The Sustainable Food Systems and Consumer Information Programmes of the One Planet network jointly hosted a side event as part of the 2nd global conference of the Sustainable Food Systems Programme, held in Costa Rica 5 – 7th February 2019. The side event was set in the context of the global challenge of sustainable food consumption and production against the backdrop of low consumer awareness of sustainable food options and the lack of international guidance on how to efficiently convey credible sustainability product information to consumers. Thus, the side event examined examples and best practice of engaging consumers in sustainable food systems, including diets and food waste.
WWF’s recent global awareness survey has revealed that 91% of respondents do not realize the extent of the threat of the food system to the planet: the food system is currently accountable for one quarter of global greenhouse gas emissions and 70% of biodiversity loss. This result sets a global priority for communication to all about both the value and risks of our food system to the planet.
The importance of providing reliable information has been internationally recognized by Agenda 2030 through target 12.8. With this in mind, the five fundamental principles of the UN Guidelines for Providing Product Sustainability Information were examined during the side event.
The five fundamental principles establish minimum requirements that must be met when providing product sustainability information to consumers. They are:
An overview of the ‘roadtesting’ of the Guidelines was given, which was a project that aimed to test the applicability and utility of the Guidelines for those providing product sustainability information to consumers. The project engaged organisations from all sectors and all world regions and there were several related to food involved including Mondelez International (you can read a case study about their participation here), Marine Stewardship Council (case study here) and the Rainforest Alliance.
Tanja Ploetz of WWF presented an overview of an ongoing project funded through the International Climate Initiative (IKI) of the German environmental ministry (BMU) implemented in Thailand, Indonesia and the Philippines. The project involves multiple stakeholders including governments, consumers and businesses to work towards sustainable consumption and production in the SE Asian region. In the Philippines, the project has created partnerships between the food and tourism sector to reduce food waste and offer healthier food options to consumers. Messages to boost consumer awareness of their consumption included flash cards bearing messages such as “take only what you can eat” and promoting hashtags on social media such as #TheSustainableDiner.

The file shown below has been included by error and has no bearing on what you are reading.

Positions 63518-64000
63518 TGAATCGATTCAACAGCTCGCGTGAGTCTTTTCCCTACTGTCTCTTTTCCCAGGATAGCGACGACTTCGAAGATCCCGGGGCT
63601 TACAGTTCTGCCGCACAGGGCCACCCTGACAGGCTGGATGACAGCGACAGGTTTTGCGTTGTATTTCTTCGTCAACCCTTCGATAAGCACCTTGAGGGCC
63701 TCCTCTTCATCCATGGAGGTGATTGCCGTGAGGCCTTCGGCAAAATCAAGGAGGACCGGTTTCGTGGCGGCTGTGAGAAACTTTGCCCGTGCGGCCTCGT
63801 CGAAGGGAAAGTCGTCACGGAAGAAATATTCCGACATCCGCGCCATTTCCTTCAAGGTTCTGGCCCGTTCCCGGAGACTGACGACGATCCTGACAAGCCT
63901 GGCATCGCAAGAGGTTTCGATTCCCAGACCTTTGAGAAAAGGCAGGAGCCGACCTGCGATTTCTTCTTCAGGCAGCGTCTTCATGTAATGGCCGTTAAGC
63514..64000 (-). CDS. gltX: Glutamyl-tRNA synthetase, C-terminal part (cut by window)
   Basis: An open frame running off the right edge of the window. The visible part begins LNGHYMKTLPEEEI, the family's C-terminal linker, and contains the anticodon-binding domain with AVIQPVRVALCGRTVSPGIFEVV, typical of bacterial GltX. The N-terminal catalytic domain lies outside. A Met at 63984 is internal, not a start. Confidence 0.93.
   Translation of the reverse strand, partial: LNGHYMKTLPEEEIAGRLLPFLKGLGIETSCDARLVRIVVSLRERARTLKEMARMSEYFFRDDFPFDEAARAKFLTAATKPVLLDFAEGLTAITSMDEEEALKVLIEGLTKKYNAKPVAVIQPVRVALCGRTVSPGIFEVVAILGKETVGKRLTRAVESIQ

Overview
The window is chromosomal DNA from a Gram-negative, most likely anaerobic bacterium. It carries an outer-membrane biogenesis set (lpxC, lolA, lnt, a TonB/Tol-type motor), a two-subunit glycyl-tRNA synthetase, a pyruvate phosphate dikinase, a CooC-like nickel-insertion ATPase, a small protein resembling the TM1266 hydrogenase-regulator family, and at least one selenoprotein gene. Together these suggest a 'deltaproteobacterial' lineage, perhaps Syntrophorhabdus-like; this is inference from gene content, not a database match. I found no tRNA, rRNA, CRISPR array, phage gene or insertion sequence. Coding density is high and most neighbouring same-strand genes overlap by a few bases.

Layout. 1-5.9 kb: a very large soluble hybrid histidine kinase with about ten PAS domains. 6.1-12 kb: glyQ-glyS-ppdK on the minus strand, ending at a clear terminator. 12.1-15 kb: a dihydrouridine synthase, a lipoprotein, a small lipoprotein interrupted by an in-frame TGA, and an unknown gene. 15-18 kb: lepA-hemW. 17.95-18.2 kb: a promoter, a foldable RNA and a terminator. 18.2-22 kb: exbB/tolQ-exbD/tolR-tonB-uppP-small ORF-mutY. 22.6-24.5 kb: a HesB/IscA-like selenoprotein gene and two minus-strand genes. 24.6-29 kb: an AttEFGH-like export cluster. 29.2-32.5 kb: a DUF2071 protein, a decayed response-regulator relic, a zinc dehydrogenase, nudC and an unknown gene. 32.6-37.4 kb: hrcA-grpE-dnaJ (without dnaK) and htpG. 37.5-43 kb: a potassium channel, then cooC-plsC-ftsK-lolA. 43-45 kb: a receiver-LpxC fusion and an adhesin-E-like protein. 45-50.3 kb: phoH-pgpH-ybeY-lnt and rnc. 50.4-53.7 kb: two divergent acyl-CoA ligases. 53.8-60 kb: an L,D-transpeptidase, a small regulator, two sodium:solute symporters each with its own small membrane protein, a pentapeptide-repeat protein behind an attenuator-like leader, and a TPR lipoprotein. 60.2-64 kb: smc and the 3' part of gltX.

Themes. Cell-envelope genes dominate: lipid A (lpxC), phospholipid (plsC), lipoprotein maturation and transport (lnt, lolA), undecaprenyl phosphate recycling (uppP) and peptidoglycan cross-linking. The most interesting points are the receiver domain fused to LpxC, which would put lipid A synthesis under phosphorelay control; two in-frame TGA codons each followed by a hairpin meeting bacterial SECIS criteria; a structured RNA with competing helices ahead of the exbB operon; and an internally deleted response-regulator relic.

The IKI projects in SE Asia by WWF highlight the importance of a multi-stakeholder approach to food systems. Food is a cross-cutting topic involving a huge range of stakeholders and to evoke successful transformational change, the full range of stakeholders need to be involved. An integrated approach must be taken to climate, nature and food involving consumers, businesses, civil society and governments. In the context of the theme of the 2nd global Sustainable Food Systems Programme conference – “to strengthen multi-stakeholder action for the transformation to sustainable food systems” – this message echoed loudly.
The Mi Código Verde platform was presented as an example of consumer empowerment and education towards sustainability in the food sector. Mi Código Verde is a web-based platform in Chile that generates and provides information on the environmental and social attributes of consumer goods in order to empower and enable them to make sustainable decisions. Many food products are listed on the platform including wine, coffee, eggs and meat. By mobilizing more informed and educated consumers, Mi Código Verde intends to incentivise and guide producers on improving the sustainability standard of their products. The platform has proved a success in Chile with more than 56,000 consumers visiting the site within the first 3 months and responses to surveys have highlighted that consumers consistently validate the initiative and find it a valuable tool to promote sustainable consumption. Yet, challenges remain as it is difficult to measure how providing consumers with information really results in long term changes in behaviour and purchasing choices.
Indeed, the challenge of moving from a niche position informing those who are already engaged or easy to reach towards influencing the mainstream was debated in the lively question and answer session at the end of the side event. It remains something that the Sustainable Food Systems and Consumer Information Programmes of the One Planet network need to continue to work on as part of the One Plan for One Planet Strategy to 2022.